May 3, 2016

Measurement: An Interactive Lesson

I'm posting this over on CTR today and I couldn't wait to share this fun lesson with all of you!

To introduce measurement in my 2nd grade classroom, I usually use the book, "How Big is a Foot?" by Rolf Myller. The kids always get a kick out of the story, so this year I decided to take my introduction one step further. We pretty much acted out the concept in the book, but before I read them the story.

Materials Needed:
Multiple sizes of shoes (Barbie shoe, baby shoe, toddler shoe, 2nd grader shoe, woman's shoe, and a large man's shoe)
Butcher/Bulletin Board Paper

I put students into 6 groups (or however many shoes you have, I had 6 shoes). I told the students that I needed them to make me a bed today that was 6 feet long and 3 feet wide. They kind of looked at me funny, but I told them I just needed them to draw me a bed that was 6 feet by 3 feet. I tried not to give them too much information to start, but I told them that I'd give them a foot to use to help them measure out the bed.

Once the students were all in their groups around the room with their butcher paper, pencils, and markers. I started walking around and handing out shoes to each group and telling them that was their "foot" that they needed to use to measure their bed with. Not every group paid attention to the other groups, but they were more interested in the shoe that I had given them. They all worked diligently on creating their 6 foot by 4 foot beds. Some needed assistance with measuring it 6 feet long and then 4 feet wide. Since it was all an introduction, they hadn't experienced much with measuring in the past. It was a good pre-assessment for me just to see if they knew how to line up nonstandard units and measure with them. It helped me know where we should get started.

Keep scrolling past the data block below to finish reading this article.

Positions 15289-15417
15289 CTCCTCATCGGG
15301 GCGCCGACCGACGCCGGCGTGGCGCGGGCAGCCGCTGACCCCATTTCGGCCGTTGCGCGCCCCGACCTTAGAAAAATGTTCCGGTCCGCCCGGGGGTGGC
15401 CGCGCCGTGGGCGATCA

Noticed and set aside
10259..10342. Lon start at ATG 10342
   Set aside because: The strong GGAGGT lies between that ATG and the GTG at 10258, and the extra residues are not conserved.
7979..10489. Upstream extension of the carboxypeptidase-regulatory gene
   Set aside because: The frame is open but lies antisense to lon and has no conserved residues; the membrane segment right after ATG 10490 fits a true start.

After they finished drafting their beds with a pencil, they started going over them with markers and some of them added more decorations, They really enjoyed themselves. When everyone was done, I had each group stand up and share the "foot" that they used, then the finished bed. We talked about which bed was the biggest, the one that used the biggest "foot" and which was smallest, the one that used the smallest "foot."

Next, we read Rolf Myller's book, "How Big is a Foot?", which has a king asking to have a bed (which hadn't been invented yet) for the queen for her birthday. When asked how big to make it, he used his own foot to measure out 6 foot by 3 foot, but this became a problem when the person building the bed had much smaller feet than the king.

After the story, we talked about our own beds that we created and why we can't just use whatever "foot" we can find, but we should have a STANDARD unit of measurement. Then, I introduced the unit of measurement: one foot and showed the students that it was equal to 12 inches.

The kids had a blast and I did, too!

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